Peterloo: 15 people died at St Peter’s Field, Manchester when cavalry charged into a crowd of 60,000 to 80,000 who had gathered to demand the right to vote.

John  Hill reminds us that:

The fight for all UK citizens to have the right to vote has been a long one, from the Levellers, to Peterloo, to the Reform Acts of the 19th Century.  In 1918 all men over 21 were finally given the vote.  Women over 30 were given the vote in 1918 but they were not granted equal voting rights with men until 1928.  The voting age was reduced to 18 in 1970.

Don’t take your vote for granted. We need to use what has been hard won.

 Registering to vote

In order to vote you must first be registered to vote.

You can register to vote at any time online by going to

www.gov.uk/register-to-vote

If you do not wish to register online, or are not sure whether you are registered to vote or not, you can contact your local Electoral Registration Office at:

Northumberland County Council

Electoral Registration Office

County Hall

Morpeth

Northumberland NE61 2EF

01670628411

Email: elections@northumberland.gov.uk

How to vote 

Once you are registered to vote you need to make sure you use your vote. There are three ways to vote at an election.

  1. At a polling station
  2. By postal vote
  3. By proxy (getting someone to vote on your behalf)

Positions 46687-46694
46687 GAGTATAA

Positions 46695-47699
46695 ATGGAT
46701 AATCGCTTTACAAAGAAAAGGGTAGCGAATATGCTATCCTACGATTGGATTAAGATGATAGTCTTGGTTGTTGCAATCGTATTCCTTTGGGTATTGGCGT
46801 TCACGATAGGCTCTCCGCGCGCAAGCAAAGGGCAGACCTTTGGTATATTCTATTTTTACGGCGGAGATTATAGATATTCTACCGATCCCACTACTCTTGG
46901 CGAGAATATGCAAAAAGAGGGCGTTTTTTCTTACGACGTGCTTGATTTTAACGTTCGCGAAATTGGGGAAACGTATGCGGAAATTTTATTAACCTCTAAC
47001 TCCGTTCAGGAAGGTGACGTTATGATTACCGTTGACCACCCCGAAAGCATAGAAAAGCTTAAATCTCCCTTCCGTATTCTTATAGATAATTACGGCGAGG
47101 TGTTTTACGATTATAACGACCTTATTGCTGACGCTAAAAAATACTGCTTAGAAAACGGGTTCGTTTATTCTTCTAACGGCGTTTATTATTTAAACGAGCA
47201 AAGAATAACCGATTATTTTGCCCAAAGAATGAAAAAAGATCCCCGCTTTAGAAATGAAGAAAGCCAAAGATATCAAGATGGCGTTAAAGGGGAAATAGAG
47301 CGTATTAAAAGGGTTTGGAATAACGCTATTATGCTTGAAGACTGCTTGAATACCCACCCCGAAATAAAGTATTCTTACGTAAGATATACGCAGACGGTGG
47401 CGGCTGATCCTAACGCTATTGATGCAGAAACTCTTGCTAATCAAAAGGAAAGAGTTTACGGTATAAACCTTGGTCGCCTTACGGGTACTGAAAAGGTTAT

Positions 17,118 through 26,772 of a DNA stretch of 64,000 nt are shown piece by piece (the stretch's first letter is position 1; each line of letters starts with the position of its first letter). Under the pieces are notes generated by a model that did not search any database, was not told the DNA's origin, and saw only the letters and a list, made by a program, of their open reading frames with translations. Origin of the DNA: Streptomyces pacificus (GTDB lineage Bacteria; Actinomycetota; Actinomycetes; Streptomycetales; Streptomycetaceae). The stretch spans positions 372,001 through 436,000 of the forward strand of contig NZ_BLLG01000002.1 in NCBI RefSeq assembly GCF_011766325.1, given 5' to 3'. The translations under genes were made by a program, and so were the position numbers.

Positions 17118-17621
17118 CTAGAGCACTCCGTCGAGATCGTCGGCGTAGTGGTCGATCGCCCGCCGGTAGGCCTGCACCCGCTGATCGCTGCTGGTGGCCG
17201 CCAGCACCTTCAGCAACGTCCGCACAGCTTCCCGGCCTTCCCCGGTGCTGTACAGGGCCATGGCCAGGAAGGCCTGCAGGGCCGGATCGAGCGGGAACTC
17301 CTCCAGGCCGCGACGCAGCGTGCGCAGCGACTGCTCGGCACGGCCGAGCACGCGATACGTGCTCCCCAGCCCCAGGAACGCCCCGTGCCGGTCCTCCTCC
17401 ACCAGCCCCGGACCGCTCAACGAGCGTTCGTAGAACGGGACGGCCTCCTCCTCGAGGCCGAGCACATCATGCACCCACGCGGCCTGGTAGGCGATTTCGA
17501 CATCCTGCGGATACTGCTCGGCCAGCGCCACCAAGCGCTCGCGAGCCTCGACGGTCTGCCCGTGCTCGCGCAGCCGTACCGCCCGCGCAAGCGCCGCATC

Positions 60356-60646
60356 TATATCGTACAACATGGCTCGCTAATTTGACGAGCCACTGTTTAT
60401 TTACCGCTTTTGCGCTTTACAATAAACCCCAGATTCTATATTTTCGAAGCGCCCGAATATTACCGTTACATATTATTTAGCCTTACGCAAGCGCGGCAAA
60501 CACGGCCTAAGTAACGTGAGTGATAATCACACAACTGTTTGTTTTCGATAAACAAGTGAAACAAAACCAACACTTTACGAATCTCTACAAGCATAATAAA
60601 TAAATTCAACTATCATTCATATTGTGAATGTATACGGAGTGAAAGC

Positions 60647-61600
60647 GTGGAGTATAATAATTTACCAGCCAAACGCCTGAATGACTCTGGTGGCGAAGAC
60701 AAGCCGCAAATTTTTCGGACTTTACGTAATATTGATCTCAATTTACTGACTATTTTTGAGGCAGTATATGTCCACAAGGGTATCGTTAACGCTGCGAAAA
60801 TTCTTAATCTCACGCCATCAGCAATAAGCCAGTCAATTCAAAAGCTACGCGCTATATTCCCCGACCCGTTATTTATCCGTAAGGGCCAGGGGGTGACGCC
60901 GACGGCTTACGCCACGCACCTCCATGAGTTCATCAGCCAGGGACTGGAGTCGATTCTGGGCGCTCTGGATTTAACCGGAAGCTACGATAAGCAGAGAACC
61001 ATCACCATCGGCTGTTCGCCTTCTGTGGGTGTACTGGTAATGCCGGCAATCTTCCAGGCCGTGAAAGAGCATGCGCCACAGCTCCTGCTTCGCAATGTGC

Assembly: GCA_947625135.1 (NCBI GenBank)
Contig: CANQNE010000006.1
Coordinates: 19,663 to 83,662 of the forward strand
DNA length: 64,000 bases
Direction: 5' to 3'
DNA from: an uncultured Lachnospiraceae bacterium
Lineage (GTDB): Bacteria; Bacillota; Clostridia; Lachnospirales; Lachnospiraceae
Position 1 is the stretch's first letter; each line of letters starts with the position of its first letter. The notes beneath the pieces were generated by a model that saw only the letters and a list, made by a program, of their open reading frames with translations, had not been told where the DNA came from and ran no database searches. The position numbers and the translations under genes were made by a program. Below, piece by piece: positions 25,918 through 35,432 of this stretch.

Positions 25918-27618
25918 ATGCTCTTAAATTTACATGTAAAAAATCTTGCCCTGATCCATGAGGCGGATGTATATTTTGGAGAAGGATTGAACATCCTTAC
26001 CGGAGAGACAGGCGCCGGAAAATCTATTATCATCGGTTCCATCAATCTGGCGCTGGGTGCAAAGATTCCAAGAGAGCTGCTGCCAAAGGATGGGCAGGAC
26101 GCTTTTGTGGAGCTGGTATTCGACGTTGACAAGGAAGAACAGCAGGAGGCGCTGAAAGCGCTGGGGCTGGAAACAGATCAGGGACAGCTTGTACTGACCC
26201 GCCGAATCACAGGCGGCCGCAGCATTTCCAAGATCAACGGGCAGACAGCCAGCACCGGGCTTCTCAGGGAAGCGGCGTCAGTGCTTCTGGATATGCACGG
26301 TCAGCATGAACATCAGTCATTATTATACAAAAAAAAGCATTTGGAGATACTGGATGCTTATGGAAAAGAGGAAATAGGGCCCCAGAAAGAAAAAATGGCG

At a polling station

  • If you are registered to vote, your local registration office will send you a poll card just before an election telling you when and where to vote.
  • You can still vote if you have lost your card.
  • Polling stations are open from 7am to 10pm on the day of election and are usually located in public buildings like schools or local halls.

By post

To vote by post you need to complete an “Application to vote by post form” and return it to the Electoral Registration Office at County Hall (see address above).

The form can be obtained from a post-office or it can be downloaded and printed off.

https://assets.publishing.service.gov.uk/government/uploads/system/uploads/attachment_data/file/711954/Apply-to-vote-by-post-England-Scotland-and-Wales__1_.pdf

A postal vote needs to reach the electoral registration office by 11 days before the poll.

By proxy

If you’re unable to vote in person you can ask someone to vote on your behalf. This is called a proxy vote. You can only apply for a proxy vote under certain circumstances, including:

  • being away on polling day
  • having a medical issue or disability
  • not being able to vote in person because of work or military service

The person voting on your behalf needs to be a close relative.

Proxy vote forms can be downloaded at

https://www.gov.uk/government/publications/apply-to-vote-by-proxy-at-a-particular-election-or-referendum

A proxy vote needs to reach the electoral registration office by 11 days before the poll.